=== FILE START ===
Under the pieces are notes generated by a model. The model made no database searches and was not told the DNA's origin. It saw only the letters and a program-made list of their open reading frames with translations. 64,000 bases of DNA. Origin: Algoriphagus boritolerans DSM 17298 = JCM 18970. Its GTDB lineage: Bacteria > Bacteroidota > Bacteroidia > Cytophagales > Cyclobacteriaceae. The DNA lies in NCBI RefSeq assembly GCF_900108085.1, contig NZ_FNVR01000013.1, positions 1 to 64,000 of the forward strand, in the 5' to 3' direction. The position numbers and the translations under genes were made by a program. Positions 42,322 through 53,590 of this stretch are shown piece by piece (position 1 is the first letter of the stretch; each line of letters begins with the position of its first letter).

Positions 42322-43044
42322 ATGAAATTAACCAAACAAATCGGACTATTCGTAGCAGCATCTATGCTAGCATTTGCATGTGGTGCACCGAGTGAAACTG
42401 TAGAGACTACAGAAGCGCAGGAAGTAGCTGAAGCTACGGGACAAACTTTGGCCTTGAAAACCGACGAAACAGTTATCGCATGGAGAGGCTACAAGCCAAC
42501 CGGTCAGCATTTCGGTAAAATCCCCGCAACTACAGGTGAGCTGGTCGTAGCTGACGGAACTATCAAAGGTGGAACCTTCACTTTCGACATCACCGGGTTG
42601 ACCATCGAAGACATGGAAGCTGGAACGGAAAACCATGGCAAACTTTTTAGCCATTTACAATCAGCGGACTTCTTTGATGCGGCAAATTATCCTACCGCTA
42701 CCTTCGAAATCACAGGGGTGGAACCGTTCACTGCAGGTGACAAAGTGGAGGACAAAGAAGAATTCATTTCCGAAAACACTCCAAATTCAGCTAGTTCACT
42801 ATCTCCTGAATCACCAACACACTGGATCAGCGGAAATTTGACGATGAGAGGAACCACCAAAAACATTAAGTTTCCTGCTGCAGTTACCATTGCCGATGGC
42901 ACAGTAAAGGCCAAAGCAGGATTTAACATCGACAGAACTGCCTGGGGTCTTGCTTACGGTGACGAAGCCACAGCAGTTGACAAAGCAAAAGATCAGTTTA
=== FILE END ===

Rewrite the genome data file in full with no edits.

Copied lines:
Under the pieces are notes generated by a model. The model made no database searches and was not told the DNA's origin. It saw only the letters and a program-made list of their open reading frames with translations. 64,000 bases of DNA. Origin: Algoriphagus boritolerans DSM 17298 = JCM 18970. Its GTDB lineage: Bacteria > Bacteroidota > Bacteroidia > Cytophagales > Cyclobacteriaceae. The DNA lies in NCBI RefSeq assembly GCF_900108085.1, contig NZ_FNVR01000013.1, positions 1 to 64,000 of the forward strand, in the 5' to 3' direction. The position numbers and the translations under genes were made by a program. Positions 42,322 through 53,590 of this stretch are shown piece by piece (position 1 is the first letter of the stretch; each line of letters begins with the position of its first letter).

Positions 42322-43044
42322 ATGAAATTAACCAAACAAATCGGACTATTCGTAGCAGCATCTATGCTAGCATTTGCATGTGGTGCACCGAGTGAAACTG
42401 TAGAGACTACAGAAGCGCAGGAAGTAGCTGAAGCTACGGGACAAACTTTGGCCTTGAAAACCGACGAAACAGTTATCGCATGGAGAGGCTACAAGCCAAC
42501 CGGTCAGCATTTCGGTAAAATCCCCGCAACTACAGGTGAGCTGGTCGTAGCTGACGGAACTATCAAAGGTGGAACCTTCACTTTCGACATCACCGGGTTG
42601 ACCATCGAAGACATGGAAGCTGGAACGGAAAACCATGGCAAACTTTTTAGCCATTTACAATCAGCGGACTTCTTTGATGCGGCAAATTATCCTACCGCTA
42701 CCTTCGAAATCACAGGGGTGGAACCGTTCACTGCAGGTGACAAAGTGGAGGACAAAGAAGAATTCATTTCCGAAAACACTCCAAATTCAGCTAGTTCACT
42801 ATCTCCTGAATCACCAACACACTGGATCAGCGGAAATTTGACGATGAGAGGAACCACCAAAAACATTAAGTTTCCTGCTGCAGTTACCATTGCCGATGGC
42901 ACAGTAAAGGCCAAAGCAGGATTTAACATCGACAGAACTGCCTGGGGTCTTGCTTACGGTGACGAAGCCACAGCAGTTGACAAAGCAAAAGATCAGTTTA